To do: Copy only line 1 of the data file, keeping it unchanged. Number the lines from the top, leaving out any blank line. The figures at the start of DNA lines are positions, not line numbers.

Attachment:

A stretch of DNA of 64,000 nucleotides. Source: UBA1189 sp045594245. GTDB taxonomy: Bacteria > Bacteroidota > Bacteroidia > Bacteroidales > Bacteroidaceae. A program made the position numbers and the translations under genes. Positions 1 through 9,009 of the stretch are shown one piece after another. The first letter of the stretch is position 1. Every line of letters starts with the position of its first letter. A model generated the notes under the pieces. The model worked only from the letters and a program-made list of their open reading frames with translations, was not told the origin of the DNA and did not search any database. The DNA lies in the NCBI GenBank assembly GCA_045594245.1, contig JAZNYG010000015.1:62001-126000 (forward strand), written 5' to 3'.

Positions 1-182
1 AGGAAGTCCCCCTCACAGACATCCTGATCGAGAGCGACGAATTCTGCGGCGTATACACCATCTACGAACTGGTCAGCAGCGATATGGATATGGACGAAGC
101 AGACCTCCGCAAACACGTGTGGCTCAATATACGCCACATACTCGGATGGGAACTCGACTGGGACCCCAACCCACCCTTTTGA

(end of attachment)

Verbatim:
A stretch of DNA of 64,000 nucleotides. Source: UBA1189 sp045594245. GTDB taxonomy: Bacteria > Bacteroidota > Bacteroidia > Bacteroidales > Bacteroidaceae. A program made the position numbers and the translations under genes. Positions 1 through 9,009 of the stretch are shown one piece after another. The first letter of the stretch is position 1. Every line of letters starts with the position of its first letter. A model generated the notes under the pieces. The model worked only from the letters and a program-made list of their open reading frames with translations, was not told the origin of the DNA and did not search any database. The DNA lies in the NCBI GenBank assembly GCA_045594245.1, contig JAZNYG010000015.1:62001-126000 (forward strand), written 5' to 3'.